In March, Sandvik Coromant introduced its CoroTurn 300 turning holder for steel turning operations. The company said CoroTurn 300 has stable insert clamping and eight-edged inserts for chip control. CoroTurn also has high-precision over and under coolant.
Tungaloy America: The company’s Tungjet system features coolant through external toolholders for turning. The company said the retractable top jet provides better chip control and the jet from under the cutting edge boosts tool life and permits faster cutting speeds.
The company also offers TetraCut and EasyCut systems that provide coolant through the holders, directing coolant to the cutting edge, resulting in “adequate cooling for improved tool life and chip evacuation for deep grooving applications.”
The company has developed a new grade for high-temperature alloys, the AH8000 series. It also had a new grade for grooving in its TungCut product line, AH7025.
Kyocera Precision Tools: The company recently introduced MEGACOAT-NANO turning grade PR1535 for “stable machining of difficult-to-cut materials such as heat-resistant alloy, Inconel, titanium alloy, and stainless steel.” Kyocera said the MEGACOAT-NANO coating of PR1535 “protects against wear and fracture with its high hardness and superior oxidation resistance.”
Horn USA Inc. (Franklin, TN): The company’s newer products include an extension to its Supermini type 105 tool system, which performs tasks involving bore diameters between 0.2 and 6 mm. There are more than 1000 versions of the carbide insert that fit one toolholder.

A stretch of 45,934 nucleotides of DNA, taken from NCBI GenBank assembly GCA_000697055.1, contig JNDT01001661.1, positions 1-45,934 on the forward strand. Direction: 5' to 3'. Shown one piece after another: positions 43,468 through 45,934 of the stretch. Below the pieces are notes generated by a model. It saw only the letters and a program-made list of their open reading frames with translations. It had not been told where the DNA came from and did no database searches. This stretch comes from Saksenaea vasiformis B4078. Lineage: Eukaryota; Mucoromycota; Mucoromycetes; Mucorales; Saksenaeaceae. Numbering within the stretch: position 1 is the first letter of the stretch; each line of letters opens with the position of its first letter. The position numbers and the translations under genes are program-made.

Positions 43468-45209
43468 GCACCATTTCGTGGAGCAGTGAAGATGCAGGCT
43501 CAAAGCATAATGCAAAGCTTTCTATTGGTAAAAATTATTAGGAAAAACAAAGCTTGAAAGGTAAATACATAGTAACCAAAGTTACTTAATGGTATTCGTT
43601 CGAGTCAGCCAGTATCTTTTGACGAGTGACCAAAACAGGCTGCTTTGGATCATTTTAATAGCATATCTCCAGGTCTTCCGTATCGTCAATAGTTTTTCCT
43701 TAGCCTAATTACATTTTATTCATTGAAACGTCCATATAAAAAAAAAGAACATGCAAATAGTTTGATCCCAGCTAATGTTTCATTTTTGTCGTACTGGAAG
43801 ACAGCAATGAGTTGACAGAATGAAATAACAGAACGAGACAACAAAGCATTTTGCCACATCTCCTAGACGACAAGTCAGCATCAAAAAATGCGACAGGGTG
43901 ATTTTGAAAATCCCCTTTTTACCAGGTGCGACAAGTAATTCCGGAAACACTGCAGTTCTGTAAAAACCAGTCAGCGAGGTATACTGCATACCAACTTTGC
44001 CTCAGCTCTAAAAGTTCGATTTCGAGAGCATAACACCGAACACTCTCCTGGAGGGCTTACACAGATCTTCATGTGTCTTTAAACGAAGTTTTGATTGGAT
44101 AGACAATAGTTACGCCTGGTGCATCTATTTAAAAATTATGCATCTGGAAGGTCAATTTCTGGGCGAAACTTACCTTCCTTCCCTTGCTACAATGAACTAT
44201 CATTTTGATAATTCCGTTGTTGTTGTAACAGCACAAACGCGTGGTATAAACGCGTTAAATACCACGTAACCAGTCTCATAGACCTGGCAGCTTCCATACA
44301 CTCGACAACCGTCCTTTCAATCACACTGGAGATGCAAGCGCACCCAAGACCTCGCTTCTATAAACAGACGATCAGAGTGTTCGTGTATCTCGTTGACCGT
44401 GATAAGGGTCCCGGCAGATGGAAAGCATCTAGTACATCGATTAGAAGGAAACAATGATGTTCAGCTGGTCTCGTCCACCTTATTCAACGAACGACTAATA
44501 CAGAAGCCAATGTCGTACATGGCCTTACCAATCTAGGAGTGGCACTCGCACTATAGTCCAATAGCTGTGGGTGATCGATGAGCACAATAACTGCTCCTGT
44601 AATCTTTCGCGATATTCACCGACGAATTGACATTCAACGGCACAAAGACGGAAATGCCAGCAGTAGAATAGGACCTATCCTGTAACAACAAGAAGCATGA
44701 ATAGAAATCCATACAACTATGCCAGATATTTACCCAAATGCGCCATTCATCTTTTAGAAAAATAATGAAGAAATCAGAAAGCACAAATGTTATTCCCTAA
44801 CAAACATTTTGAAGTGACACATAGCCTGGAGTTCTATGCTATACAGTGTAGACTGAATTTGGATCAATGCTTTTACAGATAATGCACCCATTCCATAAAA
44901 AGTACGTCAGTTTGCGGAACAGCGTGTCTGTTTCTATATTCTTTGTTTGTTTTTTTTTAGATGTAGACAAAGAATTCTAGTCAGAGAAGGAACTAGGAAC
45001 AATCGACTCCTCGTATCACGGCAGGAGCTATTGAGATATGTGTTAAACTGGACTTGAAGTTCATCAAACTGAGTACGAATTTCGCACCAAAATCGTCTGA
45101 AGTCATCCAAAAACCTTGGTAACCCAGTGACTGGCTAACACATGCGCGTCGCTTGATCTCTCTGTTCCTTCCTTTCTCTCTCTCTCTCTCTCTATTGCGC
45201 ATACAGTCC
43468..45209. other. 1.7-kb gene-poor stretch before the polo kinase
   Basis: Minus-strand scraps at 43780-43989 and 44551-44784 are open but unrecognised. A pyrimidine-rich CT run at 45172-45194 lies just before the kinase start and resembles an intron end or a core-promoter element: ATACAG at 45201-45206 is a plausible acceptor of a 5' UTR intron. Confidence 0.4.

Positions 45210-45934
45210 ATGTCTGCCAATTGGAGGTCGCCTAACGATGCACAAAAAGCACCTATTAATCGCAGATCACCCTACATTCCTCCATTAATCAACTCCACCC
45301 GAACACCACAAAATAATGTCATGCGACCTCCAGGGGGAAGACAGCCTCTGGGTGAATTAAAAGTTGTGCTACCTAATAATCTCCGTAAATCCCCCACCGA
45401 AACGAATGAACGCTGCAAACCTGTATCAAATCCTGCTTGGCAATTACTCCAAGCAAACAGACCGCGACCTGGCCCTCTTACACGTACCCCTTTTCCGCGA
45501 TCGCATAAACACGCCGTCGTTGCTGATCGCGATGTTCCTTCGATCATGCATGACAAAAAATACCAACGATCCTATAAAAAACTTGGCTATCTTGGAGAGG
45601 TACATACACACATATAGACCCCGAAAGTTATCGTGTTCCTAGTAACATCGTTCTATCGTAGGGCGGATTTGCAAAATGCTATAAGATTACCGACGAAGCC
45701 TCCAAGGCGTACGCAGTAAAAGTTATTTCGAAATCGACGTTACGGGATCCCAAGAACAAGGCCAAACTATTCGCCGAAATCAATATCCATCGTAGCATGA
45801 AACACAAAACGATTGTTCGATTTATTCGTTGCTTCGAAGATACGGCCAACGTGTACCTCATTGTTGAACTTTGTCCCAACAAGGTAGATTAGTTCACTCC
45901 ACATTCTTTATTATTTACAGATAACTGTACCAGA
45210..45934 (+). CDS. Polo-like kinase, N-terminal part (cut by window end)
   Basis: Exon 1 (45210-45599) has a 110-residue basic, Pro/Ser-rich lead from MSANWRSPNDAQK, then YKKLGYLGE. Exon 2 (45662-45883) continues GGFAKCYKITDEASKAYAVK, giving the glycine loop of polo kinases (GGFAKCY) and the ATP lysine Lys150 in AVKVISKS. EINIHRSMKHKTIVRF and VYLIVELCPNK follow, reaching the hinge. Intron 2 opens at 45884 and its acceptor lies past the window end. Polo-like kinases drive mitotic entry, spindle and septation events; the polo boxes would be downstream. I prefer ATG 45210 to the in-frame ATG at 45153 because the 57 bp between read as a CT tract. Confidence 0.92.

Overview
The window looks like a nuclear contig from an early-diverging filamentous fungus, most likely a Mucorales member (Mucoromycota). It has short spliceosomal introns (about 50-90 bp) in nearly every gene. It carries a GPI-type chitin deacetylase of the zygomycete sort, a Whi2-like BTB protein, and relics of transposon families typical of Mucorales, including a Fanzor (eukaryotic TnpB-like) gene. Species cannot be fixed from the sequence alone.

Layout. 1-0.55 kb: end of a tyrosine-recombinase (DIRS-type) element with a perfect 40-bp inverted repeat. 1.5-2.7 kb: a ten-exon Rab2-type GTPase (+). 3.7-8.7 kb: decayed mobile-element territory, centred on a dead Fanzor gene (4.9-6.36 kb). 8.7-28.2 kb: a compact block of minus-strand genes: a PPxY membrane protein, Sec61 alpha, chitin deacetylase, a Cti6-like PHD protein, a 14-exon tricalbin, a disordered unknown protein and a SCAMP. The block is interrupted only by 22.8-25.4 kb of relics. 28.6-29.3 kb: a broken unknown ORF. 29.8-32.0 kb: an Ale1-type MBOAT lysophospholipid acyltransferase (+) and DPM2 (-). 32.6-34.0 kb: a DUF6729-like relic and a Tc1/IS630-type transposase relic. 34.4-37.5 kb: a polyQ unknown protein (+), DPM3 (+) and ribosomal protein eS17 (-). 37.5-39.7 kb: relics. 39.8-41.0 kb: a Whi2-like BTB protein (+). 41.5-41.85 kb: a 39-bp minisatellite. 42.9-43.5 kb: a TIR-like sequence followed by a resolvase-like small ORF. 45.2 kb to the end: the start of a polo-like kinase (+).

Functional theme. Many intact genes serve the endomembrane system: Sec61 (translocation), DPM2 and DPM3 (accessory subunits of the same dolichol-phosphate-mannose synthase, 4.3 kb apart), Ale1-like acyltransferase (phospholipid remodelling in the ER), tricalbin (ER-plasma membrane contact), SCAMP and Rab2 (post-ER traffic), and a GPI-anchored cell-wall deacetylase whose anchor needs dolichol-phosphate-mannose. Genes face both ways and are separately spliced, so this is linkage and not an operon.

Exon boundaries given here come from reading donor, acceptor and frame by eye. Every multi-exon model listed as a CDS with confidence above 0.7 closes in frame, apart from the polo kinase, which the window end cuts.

The new type 105 carbide hard boring inserts can work in bore diameters of 4–5 mm and bore depths to 10, 15 and 20 mm in materials up to 66 HRC without utilizing CBN tips.
Heimatec: The company’s products include its U-Tec flexible adapted system on all right-angle heads in its line. Heimatec also offers a coolant-through feature on all of its current line products. It also offers a line of standard and custom angle heads.
Kennametal (Latrobe, PA): is offering its Beyond Evolution grooving and cutoff system. The company is marketing Beyond Evolution as providing tighter index tolerances and longer cutting depths. It has a design Kennmetal calls Triple V. The company said the design results in “high stability for deep grooving, face grooving, side turning and profiling.”
This article was first published in the April 2016 edition of Manufacturing Engineering magazine. Read “Makers of Turning Cutting Tools Innovate in Tough Times” as a PDF.
Published Date : 4/1/2016